Marijuana

Miami-Area Police Wrap Up 2018 by Arresting More People Than Ever for Pot

Miami-Area Police Wrap Up 2018 by Arresting More People Than Ever for Pot
Photo by serdjophoto / iStock.com
In 2018, Miami-area police arrested more people for possessing small amounts of marijuana than they did the prior two years — despite the fact that cops can simply hand out tickets for the offense instead. Year-end booking data, published online by the county's Department of Corrections, shows that last year, 2,107 people were arrested and primarily charged with possession of less than 20 grams, a misdemeanor. That's 78 more arrests than in 2017 and 335 more than in 2016.

In 2015, Miami-Dade commissioners approved a measure to allow cops to issue civil citations in lieu of arrests for misdemeanors such as possession of less than twenty grams of pot, possession of stolen shopping carts, and trespassing. Although many police departments signed on to the civil citation program — including the Miami police department last September — officers arrest more and more people each year for something that is now legal in ten states and Washington D.C.

In the past three years alone, nearly 6,000 people have been arrested in Miami-Dade County for possession of less than twenty grams of pot (though that charge is sometimes made in conjunction with other charges that would disqualify the individual from receiving a citation, like driving under the influence).

Neither Miami nor Miami-Dade Police responded to requests for comment on the data, which is not broken down by department.


In August, a New Times investigation found that low-level marijuana arrests are almost always dismissed by state prosecutors, meaning police officers take the time to stop, search, arrest, book, transport people to jail, and fill out paperwork for charges that are usually dropped. Arrestees, meanwhile, often spend the night in jail, post bail, show up to court, and face the collateral consequences of having an arrest on their record. This can make it more difficult to obtain jobs or housing. These meaningless arrests cost tens of thousands of hours of police time and millions of dollars in taxpayer money — all to arrest, transport, and house people for something that could have been taken care of with a simple ticket.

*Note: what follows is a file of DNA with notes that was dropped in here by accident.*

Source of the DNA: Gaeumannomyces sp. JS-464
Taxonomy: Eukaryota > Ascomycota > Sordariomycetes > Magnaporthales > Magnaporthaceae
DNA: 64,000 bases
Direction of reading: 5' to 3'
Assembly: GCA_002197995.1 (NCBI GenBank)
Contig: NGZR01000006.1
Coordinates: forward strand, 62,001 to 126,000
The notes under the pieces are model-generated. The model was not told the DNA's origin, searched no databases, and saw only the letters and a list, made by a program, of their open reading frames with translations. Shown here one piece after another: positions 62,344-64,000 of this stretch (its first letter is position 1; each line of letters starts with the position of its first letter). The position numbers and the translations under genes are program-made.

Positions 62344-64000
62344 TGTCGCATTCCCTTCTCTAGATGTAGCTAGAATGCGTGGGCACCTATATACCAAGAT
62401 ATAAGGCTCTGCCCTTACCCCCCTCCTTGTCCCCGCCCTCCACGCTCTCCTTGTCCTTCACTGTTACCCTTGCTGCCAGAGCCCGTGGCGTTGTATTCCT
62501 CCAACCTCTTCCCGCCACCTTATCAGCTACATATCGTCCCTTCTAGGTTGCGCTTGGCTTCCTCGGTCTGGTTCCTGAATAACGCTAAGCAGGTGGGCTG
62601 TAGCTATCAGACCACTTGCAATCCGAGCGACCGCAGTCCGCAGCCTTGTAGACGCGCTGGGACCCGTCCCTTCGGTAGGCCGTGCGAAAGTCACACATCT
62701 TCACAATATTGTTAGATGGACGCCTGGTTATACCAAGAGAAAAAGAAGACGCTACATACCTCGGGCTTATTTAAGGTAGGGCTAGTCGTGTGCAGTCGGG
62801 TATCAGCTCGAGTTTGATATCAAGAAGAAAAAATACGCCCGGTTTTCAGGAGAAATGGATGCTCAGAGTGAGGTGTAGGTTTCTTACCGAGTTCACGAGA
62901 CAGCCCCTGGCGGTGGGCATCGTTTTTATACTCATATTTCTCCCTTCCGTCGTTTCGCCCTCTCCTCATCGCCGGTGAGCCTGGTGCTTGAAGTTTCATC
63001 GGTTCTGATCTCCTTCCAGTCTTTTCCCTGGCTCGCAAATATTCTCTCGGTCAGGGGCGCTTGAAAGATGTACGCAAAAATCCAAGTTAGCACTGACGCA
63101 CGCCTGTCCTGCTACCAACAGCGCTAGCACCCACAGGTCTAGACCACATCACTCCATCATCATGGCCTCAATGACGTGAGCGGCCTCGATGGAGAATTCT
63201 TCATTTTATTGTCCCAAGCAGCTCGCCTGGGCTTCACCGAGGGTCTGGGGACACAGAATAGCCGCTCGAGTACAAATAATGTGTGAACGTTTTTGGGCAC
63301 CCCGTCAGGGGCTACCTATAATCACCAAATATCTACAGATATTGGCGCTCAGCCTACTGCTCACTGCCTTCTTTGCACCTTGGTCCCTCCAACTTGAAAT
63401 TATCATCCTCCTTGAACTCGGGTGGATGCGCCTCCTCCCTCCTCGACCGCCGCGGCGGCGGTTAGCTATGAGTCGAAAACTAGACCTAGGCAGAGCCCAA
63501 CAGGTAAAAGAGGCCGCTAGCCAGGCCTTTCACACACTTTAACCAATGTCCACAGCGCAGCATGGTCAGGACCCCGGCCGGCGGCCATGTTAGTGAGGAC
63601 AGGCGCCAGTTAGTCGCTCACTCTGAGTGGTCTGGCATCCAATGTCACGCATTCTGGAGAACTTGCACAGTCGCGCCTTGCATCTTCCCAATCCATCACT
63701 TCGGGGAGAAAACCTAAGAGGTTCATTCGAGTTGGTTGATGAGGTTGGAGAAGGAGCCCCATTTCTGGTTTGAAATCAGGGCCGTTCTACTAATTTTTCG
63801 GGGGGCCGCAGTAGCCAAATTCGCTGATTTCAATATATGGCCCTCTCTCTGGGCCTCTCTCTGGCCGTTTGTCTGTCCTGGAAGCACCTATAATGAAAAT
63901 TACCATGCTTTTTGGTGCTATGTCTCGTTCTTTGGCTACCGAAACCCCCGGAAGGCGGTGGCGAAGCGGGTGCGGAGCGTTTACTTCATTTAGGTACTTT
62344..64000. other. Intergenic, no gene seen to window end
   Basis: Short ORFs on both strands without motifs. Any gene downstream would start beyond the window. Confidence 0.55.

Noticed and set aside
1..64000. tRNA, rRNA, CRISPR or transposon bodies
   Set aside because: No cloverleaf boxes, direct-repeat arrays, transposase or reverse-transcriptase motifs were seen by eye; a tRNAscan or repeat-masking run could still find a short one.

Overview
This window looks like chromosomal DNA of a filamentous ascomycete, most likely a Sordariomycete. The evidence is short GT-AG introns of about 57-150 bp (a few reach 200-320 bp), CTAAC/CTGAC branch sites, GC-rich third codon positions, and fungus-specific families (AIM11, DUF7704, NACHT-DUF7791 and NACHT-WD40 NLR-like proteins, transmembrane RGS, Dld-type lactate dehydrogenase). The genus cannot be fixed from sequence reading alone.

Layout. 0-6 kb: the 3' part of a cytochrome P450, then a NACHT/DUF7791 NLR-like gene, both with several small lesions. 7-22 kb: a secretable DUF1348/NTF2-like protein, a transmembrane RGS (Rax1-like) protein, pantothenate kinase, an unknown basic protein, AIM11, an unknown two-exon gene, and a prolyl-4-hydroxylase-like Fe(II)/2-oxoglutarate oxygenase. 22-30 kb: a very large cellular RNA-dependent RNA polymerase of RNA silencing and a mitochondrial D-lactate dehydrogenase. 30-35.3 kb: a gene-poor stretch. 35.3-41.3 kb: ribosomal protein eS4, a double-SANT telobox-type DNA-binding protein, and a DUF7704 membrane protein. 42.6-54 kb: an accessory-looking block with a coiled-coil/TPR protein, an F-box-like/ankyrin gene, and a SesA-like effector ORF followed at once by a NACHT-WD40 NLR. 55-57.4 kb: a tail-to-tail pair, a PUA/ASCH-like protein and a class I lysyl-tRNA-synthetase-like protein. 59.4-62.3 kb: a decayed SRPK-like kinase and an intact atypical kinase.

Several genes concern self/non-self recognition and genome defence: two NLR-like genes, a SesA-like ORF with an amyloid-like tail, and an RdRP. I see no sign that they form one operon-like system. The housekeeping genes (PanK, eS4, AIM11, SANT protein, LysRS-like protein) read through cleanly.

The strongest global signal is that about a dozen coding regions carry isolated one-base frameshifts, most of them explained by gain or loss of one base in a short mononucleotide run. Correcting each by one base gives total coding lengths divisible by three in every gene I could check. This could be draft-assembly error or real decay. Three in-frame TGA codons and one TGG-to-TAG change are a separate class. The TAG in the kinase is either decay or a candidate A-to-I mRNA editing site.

Police forces do utilize the civil citation option, but mostly for white people. Data obtained by New Times in August found 72 percent of the 10,078 total citations for small amounts of pot from the Miami-Dade Police Department went to white people.

At the same time, clearance rates (the percentage of reported crimes that lead to an arrest) in Miami-Dade County are the lowest of any county in the state, according to latest mid-year crime data from the Florida Department of Law Enforcement. Miami-Dade's midyear clearance rate is just 15.4 percent, meaning nearly 85 percent of all crimes reported in Miami-Dade go unsolved. The statewide clearance rate is 20 percent.

In the first six months of 2018, more people were arrested for possession of less than 20 grams of pot and trespassing (2,142) than for rape, murder, robbery, burglary, and motor vehicle theft (1,927).


While crime is trending downward in Miami-Dade County, the rate at which crimes are solved is also falling. Meanwhile, more people are being arrested for offenses that have essentially been decriminalized.

And police are still arresting people — mostly homeless — for possession of a stolen shopping cart and unlawful use of a dairy crate, two offenses that can also be handled with tickets instead. Just two days after Christmas, 27-year-old Maurice Kemp, whom the booking data lists as homeless, was arrested and charged with unlawful use of a dairy case. (Homeless people often sit on the discarded milk crates.) The case was dismissed by prosecutors, but police wasted time they might have spent pursuing criminals. And Kemp spent the night behind bars at taxpayer expense.
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Meg O'Connor is a freelance journalist for Miami New Times. She moved to Miami from New York after earning a master's degree in investigative journalism from Columbia University. She previously worked for CNN's Investigative Unit.
Contact: Meg O'Connor